How do Tax Payments on Account work?

4 July 2024

How do Tax Payments on Account work? 

If you are self-employed, a partner in a business, have property income or other income not taxed at source, then your income is taxed under self- assessment. When you pay your tax and how it is calculated can sometimes be difficult to get your head around. 

Most people are employed and pay tax under PAYE, as the acronym says ‘Pay as you earn’. So, tax is paid as you get paid during employment. However, if you are self-employed, have other income, or meet a handful of other criteria then HMRC require you to complete an annual Tax Return. Only when your Tax Return is complete will you know exactly how much tax you need to pay.

What happens after I know how much tax is due?

Once your tax liability has been calculated (this could be made up of income tax, National Insurance, Student Loan repayments and High Income Child Benefit Charge) your payment is due by 31st January the following year, 10 months after the end of the tax year. 

You are required to make payments on account (POA) towards the following year’s liability if: 

  1. Your total income in the year generates a tax bill of £1,000 or more (including Class 4 NIC but not Class 2 or Student Loan repayments),
  2. and less than 80% of your total tax liability was deducted at source.

The amount requested for any payments on account is calculated as 50% of your liability for the year you are filing. This is after any tax deductions at source. Payments are due by 31st January with your payment for the current year and 6 months later by 31st July.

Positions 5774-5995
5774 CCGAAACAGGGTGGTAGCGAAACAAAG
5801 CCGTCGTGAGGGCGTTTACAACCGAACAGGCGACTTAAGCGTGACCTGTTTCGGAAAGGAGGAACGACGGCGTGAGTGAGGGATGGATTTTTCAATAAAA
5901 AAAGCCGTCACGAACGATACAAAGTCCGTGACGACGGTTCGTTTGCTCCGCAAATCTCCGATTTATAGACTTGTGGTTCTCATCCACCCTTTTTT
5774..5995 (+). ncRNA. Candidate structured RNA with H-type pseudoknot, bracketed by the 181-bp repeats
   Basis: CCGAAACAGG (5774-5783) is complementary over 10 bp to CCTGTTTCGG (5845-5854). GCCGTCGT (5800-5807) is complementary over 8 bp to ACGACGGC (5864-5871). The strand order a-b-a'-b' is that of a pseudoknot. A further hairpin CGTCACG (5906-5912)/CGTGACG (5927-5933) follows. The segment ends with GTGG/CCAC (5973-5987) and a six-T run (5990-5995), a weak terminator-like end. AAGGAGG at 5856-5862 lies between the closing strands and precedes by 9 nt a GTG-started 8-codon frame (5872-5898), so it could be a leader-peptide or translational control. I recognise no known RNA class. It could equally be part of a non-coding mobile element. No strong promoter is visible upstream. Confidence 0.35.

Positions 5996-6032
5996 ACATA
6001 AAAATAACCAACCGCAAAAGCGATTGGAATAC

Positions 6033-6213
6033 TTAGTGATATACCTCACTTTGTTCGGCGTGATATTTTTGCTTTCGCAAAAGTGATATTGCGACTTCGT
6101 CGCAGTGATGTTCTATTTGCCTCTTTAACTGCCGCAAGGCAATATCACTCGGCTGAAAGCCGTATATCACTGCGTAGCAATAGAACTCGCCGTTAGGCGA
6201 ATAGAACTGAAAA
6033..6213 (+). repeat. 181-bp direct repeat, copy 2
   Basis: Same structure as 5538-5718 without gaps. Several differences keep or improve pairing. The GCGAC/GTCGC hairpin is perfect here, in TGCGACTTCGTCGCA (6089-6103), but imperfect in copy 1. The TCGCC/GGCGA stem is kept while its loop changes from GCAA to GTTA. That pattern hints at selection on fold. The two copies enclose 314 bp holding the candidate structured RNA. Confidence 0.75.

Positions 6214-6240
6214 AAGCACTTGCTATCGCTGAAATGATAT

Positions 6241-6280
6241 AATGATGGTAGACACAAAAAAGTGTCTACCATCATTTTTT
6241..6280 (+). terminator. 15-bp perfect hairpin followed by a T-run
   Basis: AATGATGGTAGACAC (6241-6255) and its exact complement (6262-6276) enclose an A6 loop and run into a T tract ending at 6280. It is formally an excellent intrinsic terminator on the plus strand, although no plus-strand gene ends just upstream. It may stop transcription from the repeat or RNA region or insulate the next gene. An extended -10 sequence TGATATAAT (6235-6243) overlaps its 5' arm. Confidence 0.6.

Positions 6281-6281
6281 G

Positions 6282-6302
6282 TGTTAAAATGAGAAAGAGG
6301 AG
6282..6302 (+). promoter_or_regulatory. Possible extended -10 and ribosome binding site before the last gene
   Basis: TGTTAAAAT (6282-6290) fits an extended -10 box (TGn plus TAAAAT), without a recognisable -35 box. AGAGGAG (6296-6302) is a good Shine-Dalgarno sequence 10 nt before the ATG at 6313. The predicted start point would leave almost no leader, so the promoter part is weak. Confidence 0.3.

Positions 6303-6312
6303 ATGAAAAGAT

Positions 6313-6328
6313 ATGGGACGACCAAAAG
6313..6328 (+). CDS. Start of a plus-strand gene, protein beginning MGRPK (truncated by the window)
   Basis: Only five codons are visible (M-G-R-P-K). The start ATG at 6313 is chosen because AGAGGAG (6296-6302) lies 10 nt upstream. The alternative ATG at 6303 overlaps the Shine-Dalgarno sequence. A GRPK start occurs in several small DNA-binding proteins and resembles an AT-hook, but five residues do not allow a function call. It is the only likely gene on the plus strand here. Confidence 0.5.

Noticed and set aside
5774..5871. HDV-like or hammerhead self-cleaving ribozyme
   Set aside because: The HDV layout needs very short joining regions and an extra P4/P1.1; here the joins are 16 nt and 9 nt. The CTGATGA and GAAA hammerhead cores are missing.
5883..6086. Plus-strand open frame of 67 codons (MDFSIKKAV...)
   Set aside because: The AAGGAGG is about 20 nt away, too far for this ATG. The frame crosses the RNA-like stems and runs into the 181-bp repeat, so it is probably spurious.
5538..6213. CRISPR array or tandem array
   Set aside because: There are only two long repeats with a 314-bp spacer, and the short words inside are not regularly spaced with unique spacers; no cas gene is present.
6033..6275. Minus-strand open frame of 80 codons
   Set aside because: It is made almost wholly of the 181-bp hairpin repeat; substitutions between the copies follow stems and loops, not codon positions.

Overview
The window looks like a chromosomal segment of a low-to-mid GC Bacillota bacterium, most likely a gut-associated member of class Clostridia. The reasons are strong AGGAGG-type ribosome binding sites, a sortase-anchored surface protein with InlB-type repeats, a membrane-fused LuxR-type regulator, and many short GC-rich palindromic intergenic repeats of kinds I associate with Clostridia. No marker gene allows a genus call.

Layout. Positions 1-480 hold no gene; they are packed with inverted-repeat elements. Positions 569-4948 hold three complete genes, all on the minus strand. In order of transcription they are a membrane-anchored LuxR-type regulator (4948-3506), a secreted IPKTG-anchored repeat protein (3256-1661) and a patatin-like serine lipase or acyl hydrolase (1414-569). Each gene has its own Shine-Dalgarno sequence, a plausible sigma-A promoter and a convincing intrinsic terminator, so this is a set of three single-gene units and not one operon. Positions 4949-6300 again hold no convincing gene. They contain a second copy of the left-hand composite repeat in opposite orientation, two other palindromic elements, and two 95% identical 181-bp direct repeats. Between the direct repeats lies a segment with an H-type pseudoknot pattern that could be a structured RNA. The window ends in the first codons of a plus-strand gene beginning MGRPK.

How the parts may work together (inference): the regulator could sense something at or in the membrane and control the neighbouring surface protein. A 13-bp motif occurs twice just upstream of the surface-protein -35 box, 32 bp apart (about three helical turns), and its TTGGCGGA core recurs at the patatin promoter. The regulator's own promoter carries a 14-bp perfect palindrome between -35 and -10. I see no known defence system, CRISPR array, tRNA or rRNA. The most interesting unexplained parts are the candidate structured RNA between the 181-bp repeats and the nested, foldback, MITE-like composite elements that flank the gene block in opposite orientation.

The POA process assumes that you will have an identical income, circumstances and tax calculations each year. However, for most people it is highly unlikely that this will be the case. So, when your exact tax liability for the following year is known this is compared to the POAs that you have already made and if there is more tax to pay then you will make a balancing payment in January or if you have overpaid tax then a refund will be issued. 

As an example, your payment cycle could look like this …. 

Supposing you had a total income tax liability (excluding Class 2 NIC) of £2,500 for 2023/24 and a Class 2 NIC liability of £179.40, therefore the total payments due for the 2023/24 tax year are £2,679.40.

If your income tax liability for 2024/25 increases to £3,500, and the Class 2 NIC remains at £179.40, then the payments falling due for 2024/25 are as follows: 

31 January 2025 £3,929.40 consisting of: 

£2,679.40 tax and NI for 23/24 and 

£1,250 1st POA for 24/25 (50% of £2,500) 

31 July 2025 £1,250 2nd POA for 24/25 (50% of £2,500) 
31 January 2026 £2,929.40 consisting of: 

£1,179.40 balance of tax and NI for 24/25 

£1,750 1st POA for 25/26 (50% of £3,500)


Claims to reduce or cancel Payments on Account 

If your tax liabilities are relatively constant from year to year then POAs will approximate to the tax required for the following year and prevent you having one large balancing tax bill at the year end. 

Sometimes though, your circumstances could change significantly from one year to the next. In such circumstances, it is possible that the POAs, as originally calculated, could result in a significant overpayment of tax for the year. 

To avoid overpayments of tax it is possible to make a claim to reduce or cancel the POAs. However, if you reduce each POA below the calculated amounts and below 50% of the total tax and NI liability for the relevant year, HMRC will charge interest on the shortfall from the date each POA was due. HMRC have been known to charge a penalty if the claim to reduce is excessive. 

BAS Associates will always advise you whether we believe this to be a sensible course of action. 

Looking for support with your tax return and getting your head around your personal tax liabilities?… you’re in the right place.

Get in touch with us here and we’ll do the rest!

This blog was written by Bev Reekes. 

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